As high school came around I would take annual trips to Washington, DC with the CCYM and on college visits along the east coast. In college, especially freshman year, I made the trip back and forth from Boston a number of times. And then, as my senior year began, I was getting on a ship to sail around the world.
After I graduated and moved into my own place I set a goal for myself to travel somewhere amazing every year. My first trip took me to London and Northern Ireland where I visited the town where part of my family is from. And this year, in just a month and a half, I will be heading northwest to Alaska.
Today I sat down to finalize my itinerary. Though I still have some reservations to make with hotels and a couple of tours I've got a full week planned. I'll be flying into Anchorage and driving throughout the central part of Alaska along the corridor from Seward - and the Kenai Fjords National Park and Exit Glacier - Denali National Park, Fairbanks, and up to the Arctic Circle.
I get a rush every year as things start to come together for my adventures. It makes me want to leave tomorrow. I start thinking about future trips; which destination should I start looking at for next year? (By the way, it's a toss up between Antarctica and Australia/New Zealand.)
I've had my ticket for a couple of months now and I'll be heading out the last week of May. I know it's still a little ways down the road, and I'll be flying out to California between now and then, but the excitement is already building for this next big opportunity to travel.
Posted by Jason D. Moore at 6:30 PM
Thursday, April 06, 2006
The weather in Central New York is constantly changing, especially in the spring. After some snow yesterday - thankfully nothing stuck - the sun came out and it was warm enough this afternoon for a brief hike down by the river near my apartment. It's been so long since I've been able to enjoy a nice walk in the woods.
It's been a tough winter. Living in the Northeast, I get a little cabin fever during the darker days. A lack of sunlight, fresh air, and just being outside other than huddling against the frigid wind can get to me. I've felt tired, uninspired, and just out of it and not like myself for a long time.
Today, I got out of work a few minutes early and headed for the trails. It was still a little cool but the sun shone through the bare branches and the ground was soft beneath my feet. It was just a nice way to spend an afternoon.
There's something about being out there surrounded by trees and the sounds of birds and rustling leaves. It makes me feel so refreshed. There's certainly a sense of the Divine that lives out there among the greenery of the forest, though, in my busyness and my lethargy I haven't given myself the chance to connect with that sacredness as much I would prefer. Yes, the cold and snow of winter got in the way, as it does, but I think I've gotten in the way some too.
My extended flights to and from Texas a couple of weeks ago really gave me a chance to let go of the usual distractions that so rule my life and allowed me to turn inward for a time. And, for a few moments this afternoon, I was therre again. And it felt really good.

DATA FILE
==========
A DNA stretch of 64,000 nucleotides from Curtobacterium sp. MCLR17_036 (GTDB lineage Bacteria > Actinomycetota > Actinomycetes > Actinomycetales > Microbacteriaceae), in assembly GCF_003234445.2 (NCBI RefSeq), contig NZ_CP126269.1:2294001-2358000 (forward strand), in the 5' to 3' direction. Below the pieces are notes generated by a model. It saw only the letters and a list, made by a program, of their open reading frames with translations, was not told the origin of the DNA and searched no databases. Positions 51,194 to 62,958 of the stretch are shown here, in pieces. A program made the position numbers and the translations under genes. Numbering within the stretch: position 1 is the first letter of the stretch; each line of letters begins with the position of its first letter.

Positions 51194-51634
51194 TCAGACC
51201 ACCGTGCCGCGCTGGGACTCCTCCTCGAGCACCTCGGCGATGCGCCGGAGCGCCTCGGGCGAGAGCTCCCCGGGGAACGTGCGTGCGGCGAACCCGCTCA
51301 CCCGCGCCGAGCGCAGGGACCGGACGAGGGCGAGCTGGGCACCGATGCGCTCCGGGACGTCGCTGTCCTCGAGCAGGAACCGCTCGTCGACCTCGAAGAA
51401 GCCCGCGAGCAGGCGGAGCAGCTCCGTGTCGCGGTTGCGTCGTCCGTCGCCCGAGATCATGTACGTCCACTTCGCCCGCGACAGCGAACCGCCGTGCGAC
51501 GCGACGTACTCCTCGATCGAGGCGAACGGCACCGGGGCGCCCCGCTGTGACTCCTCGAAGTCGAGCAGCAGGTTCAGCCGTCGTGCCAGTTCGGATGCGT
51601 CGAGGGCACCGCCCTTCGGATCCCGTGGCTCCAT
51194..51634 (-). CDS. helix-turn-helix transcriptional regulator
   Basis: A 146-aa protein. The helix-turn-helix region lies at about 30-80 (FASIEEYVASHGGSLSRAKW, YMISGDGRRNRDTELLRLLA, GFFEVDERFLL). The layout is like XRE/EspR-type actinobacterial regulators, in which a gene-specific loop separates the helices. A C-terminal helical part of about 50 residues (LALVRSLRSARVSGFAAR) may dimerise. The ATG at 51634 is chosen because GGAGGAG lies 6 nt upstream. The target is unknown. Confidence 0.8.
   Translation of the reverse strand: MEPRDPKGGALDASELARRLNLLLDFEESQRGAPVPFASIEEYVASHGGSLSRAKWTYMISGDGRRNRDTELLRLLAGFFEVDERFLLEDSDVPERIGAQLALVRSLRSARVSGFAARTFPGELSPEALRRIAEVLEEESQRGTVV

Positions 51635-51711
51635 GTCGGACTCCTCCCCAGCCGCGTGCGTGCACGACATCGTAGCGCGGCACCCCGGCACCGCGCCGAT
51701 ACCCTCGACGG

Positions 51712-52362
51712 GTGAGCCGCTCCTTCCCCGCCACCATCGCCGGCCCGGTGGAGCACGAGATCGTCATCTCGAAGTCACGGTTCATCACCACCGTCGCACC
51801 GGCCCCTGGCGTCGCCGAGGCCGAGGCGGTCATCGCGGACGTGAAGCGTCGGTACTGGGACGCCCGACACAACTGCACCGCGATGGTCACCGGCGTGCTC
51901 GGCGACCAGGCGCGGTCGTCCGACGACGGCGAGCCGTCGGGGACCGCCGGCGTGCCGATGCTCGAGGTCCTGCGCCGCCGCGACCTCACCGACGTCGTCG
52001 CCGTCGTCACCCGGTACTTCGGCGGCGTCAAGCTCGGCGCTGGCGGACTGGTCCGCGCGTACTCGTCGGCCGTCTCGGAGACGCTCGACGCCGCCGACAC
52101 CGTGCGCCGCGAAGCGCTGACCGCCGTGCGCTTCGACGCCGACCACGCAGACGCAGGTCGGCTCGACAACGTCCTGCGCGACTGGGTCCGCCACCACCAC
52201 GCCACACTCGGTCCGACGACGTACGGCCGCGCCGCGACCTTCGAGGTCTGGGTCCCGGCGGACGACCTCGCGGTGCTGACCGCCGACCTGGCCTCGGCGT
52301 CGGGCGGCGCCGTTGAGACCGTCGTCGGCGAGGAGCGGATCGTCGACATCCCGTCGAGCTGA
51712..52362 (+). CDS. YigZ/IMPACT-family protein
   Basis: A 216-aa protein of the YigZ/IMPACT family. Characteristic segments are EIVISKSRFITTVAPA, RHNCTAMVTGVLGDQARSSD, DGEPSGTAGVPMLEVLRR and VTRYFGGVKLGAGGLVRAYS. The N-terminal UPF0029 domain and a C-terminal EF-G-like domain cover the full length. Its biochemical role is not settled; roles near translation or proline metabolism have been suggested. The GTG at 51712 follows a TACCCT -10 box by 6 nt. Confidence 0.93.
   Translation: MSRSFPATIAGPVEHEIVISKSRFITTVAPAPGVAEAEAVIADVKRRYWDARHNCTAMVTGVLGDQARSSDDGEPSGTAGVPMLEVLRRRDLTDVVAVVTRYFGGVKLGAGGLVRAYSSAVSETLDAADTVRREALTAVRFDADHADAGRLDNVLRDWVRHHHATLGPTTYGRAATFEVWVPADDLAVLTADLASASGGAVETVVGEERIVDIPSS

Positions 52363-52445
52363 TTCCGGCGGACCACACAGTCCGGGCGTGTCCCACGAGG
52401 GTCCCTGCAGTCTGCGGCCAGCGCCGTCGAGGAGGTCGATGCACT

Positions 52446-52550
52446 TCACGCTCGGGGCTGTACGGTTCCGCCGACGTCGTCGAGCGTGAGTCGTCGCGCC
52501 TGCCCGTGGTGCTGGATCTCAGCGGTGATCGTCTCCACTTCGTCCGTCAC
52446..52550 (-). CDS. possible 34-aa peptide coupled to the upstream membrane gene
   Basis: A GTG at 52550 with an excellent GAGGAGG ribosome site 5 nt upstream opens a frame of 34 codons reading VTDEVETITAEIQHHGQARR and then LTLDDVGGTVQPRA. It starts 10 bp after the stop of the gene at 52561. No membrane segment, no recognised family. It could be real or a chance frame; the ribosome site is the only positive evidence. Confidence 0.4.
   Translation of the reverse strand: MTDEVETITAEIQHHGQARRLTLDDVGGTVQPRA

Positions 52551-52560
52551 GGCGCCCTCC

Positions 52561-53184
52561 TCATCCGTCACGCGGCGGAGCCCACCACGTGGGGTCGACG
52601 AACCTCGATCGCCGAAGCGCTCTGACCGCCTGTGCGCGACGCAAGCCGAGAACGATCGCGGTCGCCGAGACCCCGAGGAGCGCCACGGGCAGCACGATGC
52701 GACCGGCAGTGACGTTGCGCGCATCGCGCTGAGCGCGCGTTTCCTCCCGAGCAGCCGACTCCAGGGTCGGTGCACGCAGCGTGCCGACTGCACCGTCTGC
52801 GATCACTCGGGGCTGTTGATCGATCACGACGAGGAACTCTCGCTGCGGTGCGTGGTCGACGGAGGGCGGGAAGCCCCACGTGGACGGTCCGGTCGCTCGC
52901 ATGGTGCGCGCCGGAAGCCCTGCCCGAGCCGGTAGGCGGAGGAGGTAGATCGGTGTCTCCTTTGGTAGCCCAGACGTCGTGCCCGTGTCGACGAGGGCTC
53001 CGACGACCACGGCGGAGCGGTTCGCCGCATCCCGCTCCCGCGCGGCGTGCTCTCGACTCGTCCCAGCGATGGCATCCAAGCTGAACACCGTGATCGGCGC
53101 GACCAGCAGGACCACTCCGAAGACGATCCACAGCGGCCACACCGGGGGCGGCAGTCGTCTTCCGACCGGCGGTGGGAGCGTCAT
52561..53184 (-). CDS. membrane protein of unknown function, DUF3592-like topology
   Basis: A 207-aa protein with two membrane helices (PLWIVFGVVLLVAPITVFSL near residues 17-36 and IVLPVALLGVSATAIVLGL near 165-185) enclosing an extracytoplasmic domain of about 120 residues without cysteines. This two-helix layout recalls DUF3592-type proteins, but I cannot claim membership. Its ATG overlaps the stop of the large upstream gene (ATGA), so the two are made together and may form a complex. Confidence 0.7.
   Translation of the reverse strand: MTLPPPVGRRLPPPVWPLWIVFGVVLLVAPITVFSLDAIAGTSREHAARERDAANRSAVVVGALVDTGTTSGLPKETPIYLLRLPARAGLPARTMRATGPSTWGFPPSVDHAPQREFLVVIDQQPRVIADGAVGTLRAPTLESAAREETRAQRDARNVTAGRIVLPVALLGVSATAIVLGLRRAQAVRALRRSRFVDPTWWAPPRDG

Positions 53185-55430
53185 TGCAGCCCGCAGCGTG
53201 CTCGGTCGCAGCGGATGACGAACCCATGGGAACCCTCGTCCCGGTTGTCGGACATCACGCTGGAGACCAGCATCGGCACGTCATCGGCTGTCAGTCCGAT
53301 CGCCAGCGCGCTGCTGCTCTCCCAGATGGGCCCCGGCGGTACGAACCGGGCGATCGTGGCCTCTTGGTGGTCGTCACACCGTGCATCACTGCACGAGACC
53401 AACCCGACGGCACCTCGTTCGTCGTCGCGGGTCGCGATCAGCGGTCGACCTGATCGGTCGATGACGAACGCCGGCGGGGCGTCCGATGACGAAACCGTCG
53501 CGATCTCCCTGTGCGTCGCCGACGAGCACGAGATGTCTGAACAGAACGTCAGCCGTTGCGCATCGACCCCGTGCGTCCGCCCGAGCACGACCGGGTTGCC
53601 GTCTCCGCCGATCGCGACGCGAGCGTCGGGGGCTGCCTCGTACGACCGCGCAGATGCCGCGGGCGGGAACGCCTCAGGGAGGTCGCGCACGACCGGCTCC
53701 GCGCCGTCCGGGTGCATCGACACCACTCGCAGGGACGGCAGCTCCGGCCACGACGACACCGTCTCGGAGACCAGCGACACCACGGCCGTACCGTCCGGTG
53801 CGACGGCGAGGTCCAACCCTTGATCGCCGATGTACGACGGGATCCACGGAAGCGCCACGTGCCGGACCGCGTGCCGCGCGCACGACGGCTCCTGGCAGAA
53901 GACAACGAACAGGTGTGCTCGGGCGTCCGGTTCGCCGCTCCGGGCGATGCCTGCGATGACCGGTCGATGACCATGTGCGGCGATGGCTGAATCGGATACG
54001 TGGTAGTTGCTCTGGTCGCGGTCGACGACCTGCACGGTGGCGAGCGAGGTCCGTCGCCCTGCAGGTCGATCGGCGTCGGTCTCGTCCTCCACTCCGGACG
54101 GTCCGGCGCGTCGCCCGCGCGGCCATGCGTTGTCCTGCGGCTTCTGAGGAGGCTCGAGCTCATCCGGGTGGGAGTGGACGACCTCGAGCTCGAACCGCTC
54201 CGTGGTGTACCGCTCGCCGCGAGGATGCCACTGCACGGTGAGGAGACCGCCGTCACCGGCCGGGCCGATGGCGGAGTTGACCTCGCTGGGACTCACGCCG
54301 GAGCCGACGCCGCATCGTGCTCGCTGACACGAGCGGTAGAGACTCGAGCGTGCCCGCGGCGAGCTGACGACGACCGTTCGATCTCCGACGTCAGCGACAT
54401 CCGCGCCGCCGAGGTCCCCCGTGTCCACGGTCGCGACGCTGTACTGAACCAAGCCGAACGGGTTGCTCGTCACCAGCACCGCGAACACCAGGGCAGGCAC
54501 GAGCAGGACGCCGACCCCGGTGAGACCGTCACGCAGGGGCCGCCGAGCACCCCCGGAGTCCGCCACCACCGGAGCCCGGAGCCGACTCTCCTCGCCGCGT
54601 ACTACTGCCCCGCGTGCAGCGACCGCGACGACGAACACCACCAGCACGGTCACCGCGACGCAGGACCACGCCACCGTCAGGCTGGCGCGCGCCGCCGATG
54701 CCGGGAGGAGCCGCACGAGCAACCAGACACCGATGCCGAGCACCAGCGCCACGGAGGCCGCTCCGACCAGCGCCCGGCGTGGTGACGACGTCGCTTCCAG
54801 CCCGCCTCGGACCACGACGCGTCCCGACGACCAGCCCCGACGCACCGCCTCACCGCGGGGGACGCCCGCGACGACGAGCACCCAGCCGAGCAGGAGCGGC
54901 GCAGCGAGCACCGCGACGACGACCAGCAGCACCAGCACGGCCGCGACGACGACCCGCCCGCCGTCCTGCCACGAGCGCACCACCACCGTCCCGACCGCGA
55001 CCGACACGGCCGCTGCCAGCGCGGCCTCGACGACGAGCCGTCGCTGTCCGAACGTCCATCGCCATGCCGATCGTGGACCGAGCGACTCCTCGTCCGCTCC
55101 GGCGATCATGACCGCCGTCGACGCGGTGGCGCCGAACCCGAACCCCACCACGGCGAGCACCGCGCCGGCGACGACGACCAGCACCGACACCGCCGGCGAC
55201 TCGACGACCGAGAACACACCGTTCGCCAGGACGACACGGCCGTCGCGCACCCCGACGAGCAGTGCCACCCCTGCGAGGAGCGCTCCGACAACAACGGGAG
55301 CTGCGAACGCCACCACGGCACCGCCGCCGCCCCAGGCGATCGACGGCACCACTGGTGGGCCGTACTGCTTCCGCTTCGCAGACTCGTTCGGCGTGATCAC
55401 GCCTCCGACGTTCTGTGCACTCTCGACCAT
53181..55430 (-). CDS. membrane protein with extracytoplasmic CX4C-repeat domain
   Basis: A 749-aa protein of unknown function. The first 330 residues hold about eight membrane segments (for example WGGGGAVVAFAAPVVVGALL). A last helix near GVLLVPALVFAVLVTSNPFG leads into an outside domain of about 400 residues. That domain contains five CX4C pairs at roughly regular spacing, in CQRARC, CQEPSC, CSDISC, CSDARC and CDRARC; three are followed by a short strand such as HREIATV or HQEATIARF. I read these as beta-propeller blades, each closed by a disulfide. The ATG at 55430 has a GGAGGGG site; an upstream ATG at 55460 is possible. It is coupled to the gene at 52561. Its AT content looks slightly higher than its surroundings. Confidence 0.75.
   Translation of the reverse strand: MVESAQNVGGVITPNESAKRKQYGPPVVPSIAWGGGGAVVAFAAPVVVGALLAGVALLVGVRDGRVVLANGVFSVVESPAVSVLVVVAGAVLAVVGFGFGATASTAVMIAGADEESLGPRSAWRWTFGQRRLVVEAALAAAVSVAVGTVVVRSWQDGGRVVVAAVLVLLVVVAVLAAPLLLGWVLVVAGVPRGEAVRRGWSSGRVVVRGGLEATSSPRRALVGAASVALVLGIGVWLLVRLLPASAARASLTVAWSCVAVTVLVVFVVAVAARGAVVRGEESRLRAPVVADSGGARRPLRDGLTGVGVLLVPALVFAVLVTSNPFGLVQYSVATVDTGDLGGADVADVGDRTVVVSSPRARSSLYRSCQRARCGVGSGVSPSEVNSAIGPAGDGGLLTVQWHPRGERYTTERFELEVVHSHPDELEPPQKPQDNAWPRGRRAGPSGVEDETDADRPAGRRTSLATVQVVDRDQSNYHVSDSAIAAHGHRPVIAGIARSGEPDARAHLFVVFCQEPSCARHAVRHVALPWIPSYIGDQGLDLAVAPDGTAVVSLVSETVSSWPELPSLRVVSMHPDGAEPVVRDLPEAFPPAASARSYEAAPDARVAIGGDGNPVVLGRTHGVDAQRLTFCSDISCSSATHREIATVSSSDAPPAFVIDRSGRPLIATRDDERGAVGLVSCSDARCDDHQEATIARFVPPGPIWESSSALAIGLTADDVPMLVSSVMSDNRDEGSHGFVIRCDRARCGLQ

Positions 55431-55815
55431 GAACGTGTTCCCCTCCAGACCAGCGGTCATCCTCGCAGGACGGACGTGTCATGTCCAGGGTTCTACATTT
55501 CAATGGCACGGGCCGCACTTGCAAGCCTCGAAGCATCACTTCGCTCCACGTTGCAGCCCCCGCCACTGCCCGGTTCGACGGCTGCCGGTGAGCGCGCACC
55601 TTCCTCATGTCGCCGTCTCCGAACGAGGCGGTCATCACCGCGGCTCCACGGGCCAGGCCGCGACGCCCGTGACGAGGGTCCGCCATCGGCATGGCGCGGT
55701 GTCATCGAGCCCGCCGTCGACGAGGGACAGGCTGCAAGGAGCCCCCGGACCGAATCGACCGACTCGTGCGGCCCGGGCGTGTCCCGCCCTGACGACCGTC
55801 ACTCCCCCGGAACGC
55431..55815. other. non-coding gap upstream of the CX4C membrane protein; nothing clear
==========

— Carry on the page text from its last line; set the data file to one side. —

Posted by Jason D. Moore at 8:50 PM
Monday, April 03, 2006
This past week two youth, brothers, from a group I help advise were killed in a car accident on the evening of the younger brother's 16th birthday - and just a week shy of the other's 18th.
Both boys were extremely gifted and all-around good kids. The older brother, whom I knew the best, was an inquisitive, observant, artistic young filmmaker who was just accepted to film school in L.A. He wasn't the most popular, but he was a friend to everyone. He was the kind of guy that took life seriously but still knew how to enjoy it. The younger was quiet and still finding his way in the group but on the verge of coming into his own. An excellent pianist and athletic young man, he had everything going for him. I will miss getting to know the men they were becoming.
The memorial service brought many friends and family together to say their goodbyes. The majority of our group came out to support their family and each other as we dealt, and continue to deal, with this loss.
I must say, though, that for me the pastor was pretty ineffective. Though he knew the boys pretty well, the pastor wasn't able, for grief or lack of ability, to offer a voice of condolence or comfort. Other than his obvious emotion, he never really expressed the heart of who they were. I got a better picture of them and found meaning in the legacy they leave through the words of their friends.
I had a hard time, too, with the emphasis on making an alter call of sorts. Maybe it's my own spiritual evolution over the past few years, but it just didn't seem to me to be the right time. To me, it took away from the remembrance of the two young lives that were lost and disrupted the grieving process. It just turned me right off and felt a little opportunistic.
I understand that people find comfort in the notion that their loved ones are in a better place and, for Christians, that means something specific. And I respect that. But the words spoken yesterday left a bad taste. It was as though they went beyond wanting to be there for counsel and support and more like taking advantage of grief as an avenue for conversion.
On an unrelated note, though happening at the same service, just prior to the benediction, another pastor decided to speak to the younger members of the congregation in the form of text messages just in case they didn't hear the Gospel through the way it was spoken before. I don't send text messages but I'm not sure he really spoke to the gathered youth very well - but I'm sure he thought he did...
I just wish that there was a little more focus on the lives lived by the two young men and the memories they left behind rather than talking about what it means to be a "true" Christian and what a "true" Christian is supposed to believe. Talk about who they were, don't try to speak a language you don't understand. If you do that, you will reach people on a much deeper level. If you try too hard, the message gets lost.
Posted by Jason D. Moore at 10:16 AM